TSA Gets Down and Dirty with New Pat-Down Procedures

© AP Photo / Elaine ThompsonA TSA officer searches a passenger at a security check-point.
A TSA officer searches a passenger at a security check-point. - Sputnik International
Grab ‘em by the pussy indeed: US airport security is simplifying its pat-down procedures, and things are about to get intimate.

Transportation Security Administration (TSA) agents have always had five pat-down options to choose from in frisking passengers who either requested a physical search or who triggered enhanced security measures. The options included frisking methods that weren't particularly invasive.

The TSA recently proposed an expansion of its fastlane-through-airport-security program, that would involve checking passengers’ “commercial data” - such as social media posts and recent purchases. - Sputnik International
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Now, following revelations that weapons are getting past them, those options are out the window. There's going to be one universal physical pat-down, and it's "comprehensive." 

"I would say people who in the past would have gotten a pat-down that wasn't involved will notice that the [new] pat-down is more involved," TSA spokesman Bruce Anderson said March 3, Bloomberg reports.

It will involve more "intimate contact," TSA has acknowledged, though National Spokesman for TSA Michael England told Gizmodo, "The new protocol does not mandate the touching of passengers genitals." However, at least one passenger, writer Joel Stratte-McClure, called his experience with the new procedures at California's small Redding Airport, "increased scrutiny of the groin area."

"The TSA consolidated previous pat-down procedures into one standardize procedure at airport security checkpoints and at other locations within the airport. This standardized procedure continues to utilize enhanced security measures implemented several months ago, and does not involve any different areas of the body than were screened in the previous standard pat-down procedure," England told Gizmodo in a statement about the change.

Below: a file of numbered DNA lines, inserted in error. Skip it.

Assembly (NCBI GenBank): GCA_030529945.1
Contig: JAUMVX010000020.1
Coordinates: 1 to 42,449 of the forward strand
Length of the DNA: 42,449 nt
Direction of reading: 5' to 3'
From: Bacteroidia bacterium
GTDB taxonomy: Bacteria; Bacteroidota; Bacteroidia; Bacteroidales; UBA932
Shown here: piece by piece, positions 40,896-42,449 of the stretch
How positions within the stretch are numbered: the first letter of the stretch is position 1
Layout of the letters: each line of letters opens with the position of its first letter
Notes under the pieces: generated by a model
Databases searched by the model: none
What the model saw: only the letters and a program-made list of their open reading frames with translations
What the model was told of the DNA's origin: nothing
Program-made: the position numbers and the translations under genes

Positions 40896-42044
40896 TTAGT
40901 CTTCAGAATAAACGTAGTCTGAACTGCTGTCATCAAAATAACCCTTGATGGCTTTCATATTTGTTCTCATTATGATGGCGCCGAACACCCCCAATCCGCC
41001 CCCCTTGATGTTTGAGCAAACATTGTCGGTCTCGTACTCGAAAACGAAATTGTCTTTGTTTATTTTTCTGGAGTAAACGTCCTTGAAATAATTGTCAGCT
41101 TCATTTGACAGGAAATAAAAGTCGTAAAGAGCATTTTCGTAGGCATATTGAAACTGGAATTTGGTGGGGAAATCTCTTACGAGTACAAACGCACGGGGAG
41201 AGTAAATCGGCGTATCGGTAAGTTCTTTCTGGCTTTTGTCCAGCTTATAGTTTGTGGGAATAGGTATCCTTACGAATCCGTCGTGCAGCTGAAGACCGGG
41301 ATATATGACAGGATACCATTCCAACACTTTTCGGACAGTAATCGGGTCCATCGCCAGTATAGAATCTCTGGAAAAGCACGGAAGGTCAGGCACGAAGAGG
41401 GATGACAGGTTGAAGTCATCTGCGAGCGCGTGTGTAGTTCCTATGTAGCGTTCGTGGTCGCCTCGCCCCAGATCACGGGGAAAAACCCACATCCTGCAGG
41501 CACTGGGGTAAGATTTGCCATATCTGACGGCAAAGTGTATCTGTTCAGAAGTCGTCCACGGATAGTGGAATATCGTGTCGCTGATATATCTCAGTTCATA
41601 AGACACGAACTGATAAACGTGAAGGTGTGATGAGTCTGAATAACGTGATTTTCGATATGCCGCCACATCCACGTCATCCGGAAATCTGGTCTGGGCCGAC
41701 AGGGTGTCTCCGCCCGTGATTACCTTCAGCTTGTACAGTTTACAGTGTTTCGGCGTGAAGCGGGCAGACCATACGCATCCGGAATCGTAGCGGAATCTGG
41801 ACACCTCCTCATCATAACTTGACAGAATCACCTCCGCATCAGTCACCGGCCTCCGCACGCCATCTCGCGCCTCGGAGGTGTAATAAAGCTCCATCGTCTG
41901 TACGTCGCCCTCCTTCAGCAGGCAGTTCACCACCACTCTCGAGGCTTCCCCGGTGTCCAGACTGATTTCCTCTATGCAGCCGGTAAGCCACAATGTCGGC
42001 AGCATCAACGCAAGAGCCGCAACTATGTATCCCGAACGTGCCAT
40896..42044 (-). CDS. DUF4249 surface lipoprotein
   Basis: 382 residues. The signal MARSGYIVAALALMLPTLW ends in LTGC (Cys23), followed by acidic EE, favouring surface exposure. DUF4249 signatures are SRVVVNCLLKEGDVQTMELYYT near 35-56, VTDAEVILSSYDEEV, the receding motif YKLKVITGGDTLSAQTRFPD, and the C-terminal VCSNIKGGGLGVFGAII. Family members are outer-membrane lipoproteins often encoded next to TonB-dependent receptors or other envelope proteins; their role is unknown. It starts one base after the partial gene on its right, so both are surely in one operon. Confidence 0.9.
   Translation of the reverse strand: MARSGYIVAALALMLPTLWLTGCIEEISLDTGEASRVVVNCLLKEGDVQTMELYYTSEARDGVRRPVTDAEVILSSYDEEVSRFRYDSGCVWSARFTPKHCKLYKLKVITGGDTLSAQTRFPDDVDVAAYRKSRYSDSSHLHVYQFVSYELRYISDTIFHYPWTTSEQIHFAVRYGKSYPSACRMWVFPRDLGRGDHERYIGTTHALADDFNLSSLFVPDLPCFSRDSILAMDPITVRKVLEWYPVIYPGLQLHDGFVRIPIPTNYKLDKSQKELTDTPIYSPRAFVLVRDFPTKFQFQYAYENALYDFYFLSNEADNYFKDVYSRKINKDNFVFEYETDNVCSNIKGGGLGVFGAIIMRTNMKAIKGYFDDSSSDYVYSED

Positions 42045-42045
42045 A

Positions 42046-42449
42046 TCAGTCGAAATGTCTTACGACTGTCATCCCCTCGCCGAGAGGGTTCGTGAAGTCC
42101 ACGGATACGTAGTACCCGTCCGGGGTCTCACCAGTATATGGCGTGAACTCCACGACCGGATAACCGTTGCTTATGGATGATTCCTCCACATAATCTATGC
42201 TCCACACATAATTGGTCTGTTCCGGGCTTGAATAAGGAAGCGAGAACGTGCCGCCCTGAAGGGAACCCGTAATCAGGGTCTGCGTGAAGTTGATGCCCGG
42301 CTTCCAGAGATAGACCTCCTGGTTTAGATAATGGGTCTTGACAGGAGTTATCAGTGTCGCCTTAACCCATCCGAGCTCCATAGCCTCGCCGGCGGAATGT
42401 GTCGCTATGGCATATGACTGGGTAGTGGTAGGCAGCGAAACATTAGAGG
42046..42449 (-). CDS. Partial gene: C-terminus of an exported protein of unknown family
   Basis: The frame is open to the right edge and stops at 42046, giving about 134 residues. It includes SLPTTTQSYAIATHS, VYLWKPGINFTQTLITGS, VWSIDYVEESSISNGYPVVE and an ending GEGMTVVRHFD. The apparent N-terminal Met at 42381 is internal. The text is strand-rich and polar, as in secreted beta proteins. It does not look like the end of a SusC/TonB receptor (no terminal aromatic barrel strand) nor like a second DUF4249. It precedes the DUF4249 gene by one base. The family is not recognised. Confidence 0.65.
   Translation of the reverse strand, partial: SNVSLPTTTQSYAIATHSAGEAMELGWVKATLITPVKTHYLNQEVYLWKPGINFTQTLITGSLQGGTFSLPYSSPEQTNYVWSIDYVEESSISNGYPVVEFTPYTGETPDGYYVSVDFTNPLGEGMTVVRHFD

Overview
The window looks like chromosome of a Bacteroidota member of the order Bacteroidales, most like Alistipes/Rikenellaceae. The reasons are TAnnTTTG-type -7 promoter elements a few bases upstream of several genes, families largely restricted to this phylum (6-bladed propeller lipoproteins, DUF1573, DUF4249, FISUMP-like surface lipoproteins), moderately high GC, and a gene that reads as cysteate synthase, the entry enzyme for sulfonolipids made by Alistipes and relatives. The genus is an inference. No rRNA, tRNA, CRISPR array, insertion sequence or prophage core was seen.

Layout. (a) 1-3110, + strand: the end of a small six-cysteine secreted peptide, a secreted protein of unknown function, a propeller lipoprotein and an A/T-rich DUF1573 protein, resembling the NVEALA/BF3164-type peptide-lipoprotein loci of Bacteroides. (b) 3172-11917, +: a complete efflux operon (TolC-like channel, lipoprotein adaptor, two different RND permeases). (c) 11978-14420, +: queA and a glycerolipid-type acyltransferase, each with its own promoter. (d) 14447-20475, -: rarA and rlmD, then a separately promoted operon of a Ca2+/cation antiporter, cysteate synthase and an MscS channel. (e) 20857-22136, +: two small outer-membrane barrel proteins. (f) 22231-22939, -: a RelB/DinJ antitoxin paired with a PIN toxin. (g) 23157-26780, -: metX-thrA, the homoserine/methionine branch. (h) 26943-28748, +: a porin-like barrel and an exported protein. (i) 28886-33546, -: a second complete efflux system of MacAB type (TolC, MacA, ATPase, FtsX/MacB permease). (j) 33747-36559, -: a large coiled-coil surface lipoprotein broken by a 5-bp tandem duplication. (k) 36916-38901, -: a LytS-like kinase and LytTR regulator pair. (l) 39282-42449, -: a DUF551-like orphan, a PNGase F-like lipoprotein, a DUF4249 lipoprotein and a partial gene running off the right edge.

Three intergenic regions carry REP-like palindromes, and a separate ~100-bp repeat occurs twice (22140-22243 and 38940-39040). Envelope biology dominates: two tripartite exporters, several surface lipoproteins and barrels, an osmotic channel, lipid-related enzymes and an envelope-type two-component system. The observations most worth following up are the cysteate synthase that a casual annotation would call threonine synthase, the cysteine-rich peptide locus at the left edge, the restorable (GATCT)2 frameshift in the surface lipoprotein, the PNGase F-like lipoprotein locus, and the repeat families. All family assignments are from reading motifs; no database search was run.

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The previous pat-down selection, in which individual agents could exercise choice based on risk-assessment, will be phased out over the next couple of weeks, starting with smaller airports. Officers of the same sex as a targeted traveler will still conduct the pat-downs, and while the agency insists the new screening procedure won't make security lines longer, "for the person who gets the pat down, it will slow them down," Anderson said.

Denver International Airport notified its staff and flight crews on March 2 that the "more rigorous" searches may indeed involve more contact than before, Bloomberg writes.

To be fair, more and more people seem to be trying to bring firearms onto planes. The agency seized 28% more weapons from passengers in 2016 than they did in 2015, and on February 23 they broke a new record, finding 21 firearms in a single day

Bloomberg notes that the security change is partly a reaction to a 2015 Department of Homeland Security report that found the agency had failed to find weapons or explosives in 95% of trials.  As a result of that report, TSA will also be ending a policy of letting some travelers use special expedited security lanes during busy hours.

According to TSA, the agency screens some 2 million passengers in 440 US airports every day. It is anticipating record travel this month, and expects to screen 62 million passengers in March alone. 

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